Taken from Susan Durfee’s page:
It is official! My contract has ended, so I wanted to share my resignation letter. It is my truth, my story, and I think it deserves to be told.
May 7, 2014
Ms. Nancy Maland
Executive Director of Elementary Education
Knox County Schools
P. O. Box 2188
Knoxville, TN 37901
Dear Ms. Maland:
It is with a strange mix of sadness and joy that I tender my resignation with Knox County Schools effective May 23, 2014.
This decision was reached over time and with great difficulty. I entered kindergarten at Adrian Burnett Elementary School the year the school opened, and soon after decided that I wanted to be a teacher. My dream was to return to “my school” and teach third grade. I have now given twenty years to the students and families of Adrian Burnett, nineteen of those in third grade. To some, this dream may seem small, but it was my dream, and it came true. I am ever so thankful for the opportunity to teach the grade I love, in a school I love, with teammates and staff members who have been as close as family. My calling, my mission in life, was to work with children; to teach not only academics, but also the importance of having good character, to show love and respect, to be kind and expect kindness in return. My class has always been called the Durfee Team because we found that working together is what makes us most successful. I have tried to instill in my students my belief that we must respect and take care of one another. I have aimed to be a positive role model in the lives of my students–smiling, laughing, encouraging, giving hugs, keeping my word, believing in them so they would learn to believe in themselves. Over the years, I have watched my students’ ballgames, frequented birthday parties, sat among families for baptisms. I have received countless high school and college graduation invitations, attended weddings, and for a few young friends, made the changeover from Mrs. Durfee to “Susan”. These are sweet memories that I will always treasure, and I have been changed for the better because of these relationships.
I am saddened beyond measure to leave this chosen work that I hold dear, to leave my precious Adrian Burnett family and friends. I cannot, however, remain in a profession where children are treated as data measurements rather than tiny humans with real needs, and where teachers are treated with blatant disregard and disrespect.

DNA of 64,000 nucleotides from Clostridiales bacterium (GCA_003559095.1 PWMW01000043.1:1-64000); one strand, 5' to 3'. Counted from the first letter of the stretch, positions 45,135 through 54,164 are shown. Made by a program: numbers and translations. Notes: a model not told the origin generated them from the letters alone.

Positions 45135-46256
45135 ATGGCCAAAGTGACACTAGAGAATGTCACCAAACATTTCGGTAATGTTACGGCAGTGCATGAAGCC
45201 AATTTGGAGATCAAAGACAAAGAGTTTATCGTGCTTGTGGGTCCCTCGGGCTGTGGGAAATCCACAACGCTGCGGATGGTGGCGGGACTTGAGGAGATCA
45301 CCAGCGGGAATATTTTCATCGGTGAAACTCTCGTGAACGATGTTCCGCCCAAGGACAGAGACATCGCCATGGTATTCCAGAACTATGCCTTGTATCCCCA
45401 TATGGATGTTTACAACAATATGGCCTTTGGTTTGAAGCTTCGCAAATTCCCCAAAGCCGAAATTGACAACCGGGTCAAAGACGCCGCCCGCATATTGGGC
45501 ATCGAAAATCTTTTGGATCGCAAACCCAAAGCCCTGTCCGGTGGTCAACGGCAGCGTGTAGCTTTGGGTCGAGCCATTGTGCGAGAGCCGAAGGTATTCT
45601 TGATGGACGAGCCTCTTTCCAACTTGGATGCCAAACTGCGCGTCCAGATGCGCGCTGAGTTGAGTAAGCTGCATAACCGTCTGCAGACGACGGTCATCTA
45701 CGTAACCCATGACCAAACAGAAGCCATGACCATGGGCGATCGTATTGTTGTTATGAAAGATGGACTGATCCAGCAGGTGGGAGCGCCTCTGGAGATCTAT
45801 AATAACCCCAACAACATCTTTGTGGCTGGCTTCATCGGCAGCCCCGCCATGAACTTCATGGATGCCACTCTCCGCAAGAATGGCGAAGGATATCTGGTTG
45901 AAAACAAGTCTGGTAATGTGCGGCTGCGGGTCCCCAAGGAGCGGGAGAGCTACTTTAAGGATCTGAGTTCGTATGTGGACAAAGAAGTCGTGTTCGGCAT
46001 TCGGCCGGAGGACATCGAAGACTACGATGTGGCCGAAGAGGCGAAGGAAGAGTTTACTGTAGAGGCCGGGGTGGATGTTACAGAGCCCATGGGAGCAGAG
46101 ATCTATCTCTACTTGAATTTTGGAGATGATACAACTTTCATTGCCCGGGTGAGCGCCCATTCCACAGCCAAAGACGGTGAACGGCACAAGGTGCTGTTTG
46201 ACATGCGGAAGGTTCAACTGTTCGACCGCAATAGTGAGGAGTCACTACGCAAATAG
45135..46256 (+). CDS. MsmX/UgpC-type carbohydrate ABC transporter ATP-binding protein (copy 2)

As a former Teacher of the Year, a respected school leader and colleague, it has been shocking to find myself in a position of having to fight for my professional life and reputation as a “Conference of Concern” teacher. More upsetting still is the lack of support offered in light of this situation. My confidence has been shaken as I wonder why I wasn’t worth saving, why promises were made and not kept. The constant threat of losing one’s job creates a wearisome work environment. The joy of teaching is gone. It has been replaced by discouragement, anxiety, and fear. There is little to no encouragement; this job can be thankless. I certainly did not enter this profession thinking it would be easy or filled with glory. Teaching receives little respect from the public in general, but more upsetting still, is the fact that teachers receive such a lack of respect from our very own educational leaders. Teachers are viewed as expendable rather than valuable, incompetent rather than intelligent, and scorned rather than honored.
While I am committed to the continuation of my desire to help children, especially those in need of extra support, encouragement, and love, it will not be as an employee of Knox County Schools. Even in light of all that is flawed within our system, I continue to believe in the high calling of teaching as a profession, and I wish those who remain true to their calling the very best.
Susan C. Durfee, Third Grade Teacher
Adrian Burnett Elementary School